MADISON, Wis — Wisconsin has been dealing with questions about its defense since well before the season started.
As early as July at Big Ten media days, the Badgers were hounded about their fate in the wake of the departure of star defensive coordinator Dave Aranda. It appeared most of the college football world anticipated a long fall from No. 2 in the nation in total defense last season.
It only took the home opener — a 16-14 win over then-No. 5 LSU — for Justin Wilcox to change that narrative.
In the three games since in his first season as Wisconsin’s defensive coordinator, Wilcox, who came from USC, has coached the Badgers to No. 12 nationally in total defense. His added emphasis on stuffing first downs and attention to individual players’ techniques has helped morph this year’s squad into an undefeated one that has soared to No. 8 in the AP Top 25 — one that is primed for its meeting Saturday with No. 4 Michigan.
A new defensive coordinator did not mean the Badgers were starting over. Aranda, who left for LSU, built something great, and most of the pieces were still there. Wisconsin graduated Joe Schobert and Michael Caputo, but T.J. Watt, Jack Cichy and T.J. Edwards were promising next-ups.
They also returned Vince Biegel — senior linebacker, captain and undisputed voice of the team. His impact this season has transcended the box score, but due to a foot injury announced Thursday night the Badgers will be without him for several weeks.
Losing a leader is never timely, but the news about Biegel is especially painful days before the Badgers travel to the Big House. It’ll take all they have learned from Wilcox and then some to fill his void.
“I remember when (Wilcox) came in in the spring, he gave me and T.J. Edwards a couple things to work on,” Cichy, an inside linebacker, told Landof10.com Wednesday. “He said, ‘You guys had great years, and you do a lot of things well, but we want you to do more things well,’ which is extremely encouraging.
“He wanted me to defeat blocks more than kind of just get around them. Some of the stuff with T.J. is just kind of being able to defeat blocks and also make the play.”
The small technical adjustments have yielded massive results. Cichy, who played in all 13 games last year, tallied 13 tackles through the first four in 2015. After four games this season, he leads the team with 23.
Watt, who recorded only seven tackles in his first season at linebacker last year, is now second on the team with 18.
“Through camp and I think through the summer, even through the season, we see drastic improvements,” Cichy said. “It was really cool to have a new perspective and get an extra edge.”
That edge has felt like a wall this year according to Brett Connors. As one of the Badgers starting offensive linemen, the redshirt sophomore clashes with the improved D-line daily in practice.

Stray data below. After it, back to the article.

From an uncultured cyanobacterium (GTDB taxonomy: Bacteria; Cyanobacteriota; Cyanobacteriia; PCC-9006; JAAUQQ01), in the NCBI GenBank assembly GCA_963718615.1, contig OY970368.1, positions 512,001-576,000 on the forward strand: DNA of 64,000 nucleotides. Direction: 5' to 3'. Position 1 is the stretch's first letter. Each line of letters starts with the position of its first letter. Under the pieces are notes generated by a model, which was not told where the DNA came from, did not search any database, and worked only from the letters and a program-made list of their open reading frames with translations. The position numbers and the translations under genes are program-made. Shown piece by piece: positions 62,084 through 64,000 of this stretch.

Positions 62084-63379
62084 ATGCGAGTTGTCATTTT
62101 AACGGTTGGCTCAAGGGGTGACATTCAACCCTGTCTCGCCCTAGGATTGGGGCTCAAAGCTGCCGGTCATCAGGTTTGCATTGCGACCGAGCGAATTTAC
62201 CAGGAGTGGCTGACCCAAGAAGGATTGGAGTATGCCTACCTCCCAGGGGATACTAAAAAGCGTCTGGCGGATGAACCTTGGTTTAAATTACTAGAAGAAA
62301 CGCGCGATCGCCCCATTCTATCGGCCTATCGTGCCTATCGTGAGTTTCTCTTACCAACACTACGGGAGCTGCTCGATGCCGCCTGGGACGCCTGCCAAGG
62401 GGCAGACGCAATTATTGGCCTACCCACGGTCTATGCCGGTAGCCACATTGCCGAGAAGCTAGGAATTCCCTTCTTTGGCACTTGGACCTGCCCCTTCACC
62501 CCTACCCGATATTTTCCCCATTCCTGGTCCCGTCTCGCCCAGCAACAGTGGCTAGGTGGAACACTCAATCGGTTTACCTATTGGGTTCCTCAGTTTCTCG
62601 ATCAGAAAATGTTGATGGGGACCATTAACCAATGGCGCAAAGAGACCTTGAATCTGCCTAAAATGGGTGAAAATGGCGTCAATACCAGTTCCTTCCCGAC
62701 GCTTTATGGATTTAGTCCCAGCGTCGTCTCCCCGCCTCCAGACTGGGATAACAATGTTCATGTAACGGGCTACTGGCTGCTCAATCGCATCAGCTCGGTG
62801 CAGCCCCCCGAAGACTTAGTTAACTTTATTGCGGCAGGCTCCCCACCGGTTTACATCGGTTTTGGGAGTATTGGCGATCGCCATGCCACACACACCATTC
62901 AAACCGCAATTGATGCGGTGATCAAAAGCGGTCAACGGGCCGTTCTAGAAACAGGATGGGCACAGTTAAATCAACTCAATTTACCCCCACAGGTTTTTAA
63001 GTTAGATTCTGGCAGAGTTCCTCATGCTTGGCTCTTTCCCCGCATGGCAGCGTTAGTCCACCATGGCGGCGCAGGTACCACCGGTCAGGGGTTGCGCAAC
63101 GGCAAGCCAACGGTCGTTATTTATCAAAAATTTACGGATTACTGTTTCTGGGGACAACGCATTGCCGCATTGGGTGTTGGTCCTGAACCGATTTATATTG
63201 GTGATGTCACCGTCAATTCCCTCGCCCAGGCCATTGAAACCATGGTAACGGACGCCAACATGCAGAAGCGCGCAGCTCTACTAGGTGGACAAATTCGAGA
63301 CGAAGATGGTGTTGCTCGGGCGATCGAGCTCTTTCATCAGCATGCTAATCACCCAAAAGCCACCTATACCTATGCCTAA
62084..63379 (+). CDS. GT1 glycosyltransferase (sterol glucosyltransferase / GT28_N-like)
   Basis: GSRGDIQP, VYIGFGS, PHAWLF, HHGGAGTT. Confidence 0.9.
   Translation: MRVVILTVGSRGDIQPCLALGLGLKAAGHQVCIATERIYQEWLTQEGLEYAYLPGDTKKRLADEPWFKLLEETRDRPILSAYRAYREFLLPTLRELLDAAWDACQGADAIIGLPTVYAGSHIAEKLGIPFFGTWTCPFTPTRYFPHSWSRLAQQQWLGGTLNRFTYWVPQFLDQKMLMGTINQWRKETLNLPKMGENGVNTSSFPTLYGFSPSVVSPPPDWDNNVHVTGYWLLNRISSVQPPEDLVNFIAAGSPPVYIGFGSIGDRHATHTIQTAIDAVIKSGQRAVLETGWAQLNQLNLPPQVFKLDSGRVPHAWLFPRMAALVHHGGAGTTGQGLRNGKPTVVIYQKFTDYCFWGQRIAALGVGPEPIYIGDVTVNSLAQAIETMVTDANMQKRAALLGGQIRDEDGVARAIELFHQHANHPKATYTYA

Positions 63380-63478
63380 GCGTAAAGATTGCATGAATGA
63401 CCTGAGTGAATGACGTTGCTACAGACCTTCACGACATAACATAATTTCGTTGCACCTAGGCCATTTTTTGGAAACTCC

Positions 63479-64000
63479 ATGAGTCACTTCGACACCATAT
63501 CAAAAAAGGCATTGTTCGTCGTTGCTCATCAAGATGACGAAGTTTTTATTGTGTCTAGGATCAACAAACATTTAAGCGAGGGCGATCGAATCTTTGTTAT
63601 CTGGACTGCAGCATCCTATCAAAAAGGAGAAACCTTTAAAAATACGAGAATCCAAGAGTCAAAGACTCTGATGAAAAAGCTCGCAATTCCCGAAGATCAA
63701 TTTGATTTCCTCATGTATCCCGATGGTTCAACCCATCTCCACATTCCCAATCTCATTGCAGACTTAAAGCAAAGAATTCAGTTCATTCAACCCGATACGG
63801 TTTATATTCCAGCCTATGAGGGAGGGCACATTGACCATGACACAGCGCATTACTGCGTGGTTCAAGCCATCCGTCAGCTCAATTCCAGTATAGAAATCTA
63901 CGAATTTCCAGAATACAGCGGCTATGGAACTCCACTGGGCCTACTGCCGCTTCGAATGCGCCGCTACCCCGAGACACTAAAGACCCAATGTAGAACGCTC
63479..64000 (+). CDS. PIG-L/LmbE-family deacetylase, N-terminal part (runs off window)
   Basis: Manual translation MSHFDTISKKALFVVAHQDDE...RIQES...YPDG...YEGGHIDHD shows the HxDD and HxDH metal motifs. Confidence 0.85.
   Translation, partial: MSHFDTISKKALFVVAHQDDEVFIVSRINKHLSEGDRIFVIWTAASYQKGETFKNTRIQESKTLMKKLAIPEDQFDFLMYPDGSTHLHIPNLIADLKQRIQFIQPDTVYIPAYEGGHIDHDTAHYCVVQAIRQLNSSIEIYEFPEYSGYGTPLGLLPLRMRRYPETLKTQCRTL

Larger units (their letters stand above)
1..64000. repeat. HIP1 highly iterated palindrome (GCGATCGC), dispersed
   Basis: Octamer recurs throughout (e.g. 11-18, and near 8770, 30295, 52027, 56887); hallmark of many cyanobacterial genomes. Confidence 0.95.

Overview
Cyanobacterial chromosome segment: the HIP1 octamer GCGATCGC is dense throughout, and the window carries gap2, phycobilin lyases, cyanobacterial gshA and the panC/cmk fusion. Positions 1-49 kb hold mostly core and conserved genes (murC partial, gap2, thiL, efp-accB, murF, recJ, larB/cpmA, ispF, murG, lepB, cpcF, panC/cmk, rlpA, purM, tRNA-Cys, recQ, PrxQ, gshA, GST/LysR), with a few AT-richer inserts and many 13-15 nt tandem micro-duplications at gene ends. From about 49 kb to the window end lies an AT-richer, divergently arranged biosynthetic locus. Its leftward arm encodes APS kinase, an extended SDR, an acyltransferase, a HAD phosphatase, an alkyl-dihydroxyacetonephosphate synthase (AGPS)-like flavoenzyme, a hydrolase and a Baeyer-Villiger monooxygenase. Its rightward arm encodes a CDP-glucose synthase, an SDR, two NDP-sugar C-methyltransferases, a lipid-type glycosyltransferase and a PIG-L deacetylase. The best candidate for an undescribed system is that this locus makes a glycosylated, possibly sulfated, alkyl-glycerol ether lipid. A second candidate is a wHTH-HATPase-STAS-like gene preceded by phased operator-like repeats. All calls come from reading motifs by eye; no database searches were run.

He much prefers game days, when it’s happening to someone else.
“Everyone across the board (on defense) is stronger and faster,” Connors said. “As the year goes on, you can see those guys get more confidence in themselves and hit those spots better.”
That’s right in line with Wilcox’s messaging. Cichy said the top priority each game has been “getting teams off their schedule.” This comes by hitting harder, yes, but more importantly, smarter.
Using the same 3-4 base scheme Aranda did, but with new ways to blitz, the Badgers rank 22nd in the nation in first-down defense.
“We force them to do what they have to do, not what they want to do,” Cichy said.
Wisconsin’s ability to get to the Michigan ball carriers early and often could be a determining factor Saturday. The Wolverines are used to having things their way, too, and that way is a scary one.
They rank fourth in the country with 52 points per game and average more than 200 yards both rushing and passing. Like Wisconsin, they dominate in time of possession, holding the ball for 32:26 each game to their opponents’ 27:34.
“They’ve got a multitude of things that they do,” Wilcox told reporters Wednesday. “Personnel groupings, shifts, motions. They’ve got obviously skilled players and a great system, so it’ll be a great challenge for us.”
But Cichy and the defense welcome it. The Badgers have limited opponents to 80.5 rushing yards and 196.5 through the air each contest.
In a small, but extremely telling sample size, the Wilcox Way works.
“It’s going to be the same type of game,” Cichy said. “It’s going to be defensive and run-oriented. We just have to buckle up our chin straps and go to work. As a defense, that’s the kind of game we want.”